I was thinking about buying a laser engraver/cutter for home, but after retrofitting for CNC the Micro-Mark mini mill that my wife gave me for my birthday, I figured that I could simply add a CO2 laser to the X2 mini mill.
Before describing the mod, I figured you would want to see some results. Here is a YouTube video of my X2 mini-mill laser engraver in action:
My mechanical platform consists of the Mini-Mark version of the Sieg X2 mini mill that I retrofitted for CNC using the kit by CNC Fusion. I use three 57BYGH405A 21.0 kg-cm (277 oz-in) 6-wire NEMA 23 stepping motors. The steppers are driven by three CW250/2/8 stepper controller modules. Power for the CNC system is derived from a HF-240W-5F-30 240W 30V/8.0A power supply.
I built the laser head from a surplus 18 W sealed-tube, RF-excited laser tube originally used in a Domino Laser coder. I shied away from trying to use a DC-excited Chinese-made CO2 laser tube because of the need for deionized water cooling and high-voltage wiring. Instead, I chose a surplus RF-excited CO2 laser tube with its matching power supply. Tubes made by Synrad/Laakman for Domino Laser have been showing up on eBay for around $50. A surplus tested tube with its matching RF power supply sells for $200 to $400. These tubes are very compact, only need air cooling, and lase when fed 100 W of RF at 27 MHz through a single coax cable. The tube made by Synrad is similar to the one used in one of their series-48 air-cooled laser heads.
I made the base and ends of the head out of 1/2″ Delrin. The top is 1/4″ Plexyglass, and the sides are made of thick nylon mesh to provide sufficient ventilation. Four 12 V fans are mounted on the mesh to help cool the laser tube. I decided not to build the enclosure out of metal because it detunes the RF tank used for excitation.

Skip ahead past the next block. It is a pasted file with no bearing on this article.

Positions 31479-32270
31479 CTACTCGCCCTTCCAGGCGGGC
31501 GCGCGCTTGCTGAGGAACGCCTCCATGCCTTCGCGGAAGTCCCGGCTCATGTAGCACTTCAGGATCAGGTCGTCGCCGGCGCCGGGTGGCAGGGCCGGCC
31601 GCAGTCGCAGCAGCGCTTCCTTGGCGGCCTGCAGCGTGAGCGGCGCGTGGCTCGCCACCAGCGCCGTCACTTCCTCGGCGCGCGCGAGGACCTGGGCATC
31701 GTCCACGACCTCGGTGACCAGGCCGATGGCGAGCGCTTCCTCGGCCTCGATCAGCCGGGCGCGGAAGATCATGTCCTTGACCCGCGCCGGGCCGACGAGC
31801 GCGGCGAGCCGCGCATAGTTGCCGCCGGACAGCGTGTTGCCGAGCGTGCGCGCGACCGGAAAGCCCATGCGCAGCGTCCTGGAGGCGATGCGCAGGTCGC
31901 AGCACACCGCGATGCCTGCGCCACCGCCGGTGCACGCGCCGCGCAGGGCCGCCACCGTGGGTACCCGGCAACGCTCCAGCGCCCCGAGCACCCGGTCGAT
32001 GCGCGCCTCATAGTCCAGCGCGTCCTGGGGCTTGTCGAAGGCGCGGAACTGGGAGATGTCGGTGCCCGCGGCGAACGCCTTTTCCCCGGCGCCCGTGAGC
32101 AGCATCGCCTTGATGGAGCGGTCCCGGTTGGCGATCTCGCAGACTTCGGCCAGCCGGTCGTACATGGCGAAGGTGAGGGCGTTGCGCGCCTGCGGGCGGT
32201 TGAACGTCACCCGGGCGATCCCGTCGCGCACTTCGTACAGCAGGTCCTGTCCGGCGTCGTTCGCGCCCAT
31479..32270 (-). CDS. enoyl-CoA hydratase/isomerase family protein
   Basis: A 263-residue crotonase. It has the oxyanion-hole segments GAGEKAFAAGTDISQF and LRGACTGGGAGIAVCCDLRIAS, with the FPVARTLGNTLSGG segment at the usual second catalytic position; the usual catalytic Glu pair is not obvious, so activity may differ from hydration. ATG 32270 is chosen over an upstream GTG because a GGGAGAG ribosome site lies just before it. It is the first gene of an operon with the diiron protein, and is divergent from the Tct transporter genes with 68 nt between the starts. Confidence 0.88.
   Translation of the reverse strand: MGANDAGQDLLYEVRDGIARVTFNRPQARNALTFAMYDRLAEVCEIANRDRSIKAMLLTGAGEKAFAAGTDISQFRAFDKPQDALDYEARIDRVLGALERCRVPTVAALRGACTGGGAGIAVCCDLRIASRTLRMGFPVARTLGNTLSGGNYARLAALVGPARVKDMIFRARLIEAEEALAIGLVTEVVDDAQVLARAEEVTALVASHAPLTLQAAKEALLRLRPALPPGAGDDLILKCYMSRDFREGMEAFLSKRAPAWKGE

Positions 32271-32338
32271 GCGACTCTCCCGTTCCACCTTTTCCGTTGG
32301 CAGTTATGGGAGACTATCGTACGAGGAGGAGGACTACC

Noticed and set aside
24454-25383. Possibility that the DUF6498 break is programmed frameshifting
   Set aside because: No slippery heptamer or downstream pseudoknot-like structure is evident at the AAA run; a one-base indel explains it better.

I milled the exit end perfectly flat to ensure that the base and end piece form a perfect 90 degree angle. I then matched a Thorlabs model CP-02 SM1-threaded 30 mm Cage Plate to hold a surplus 1″ diameter ZnS focusing lens. By the way, I used a 6″ focal-length lens in the YouTube video above so that it would clearly show operation, but I usually use a 1.5″ focal-length lens for precision engraving and cutting.
I mounted the laser head onto a 1″ x 1″ aluminum profile by 80/20 (purchased at McMaster-Carr), and constructed a rigid stand from 2″ x 1″ profile. I linked the two using 80/20 components in such a way that I can easily move the head up/down to focus the beam.
I mounted two laser-line generators (red diode laser modules that project a line instead of a dot) on the stand so that a cross-hair is projected on the workpiece where the invisible CO2 laser is focused.
The RF exciter for the laser tube is a surplus unit, also widely available on eBay, built by Synrad as an OEM component for Domino. Driving characteristics for the exciter are very similar to the ones shown in this Synrad 48series_manual.
The RF power supply produces around 100 W of RF at the authorized ISM frequency in the 27 MHz band. So, the electrical input of 300 W is turned into 100 W of RF, which excites the laser tube to yield around 15 W of optical output in the infrared region. This conversion efficiency is thus around 5%, the rest of the input energy is lost as heat.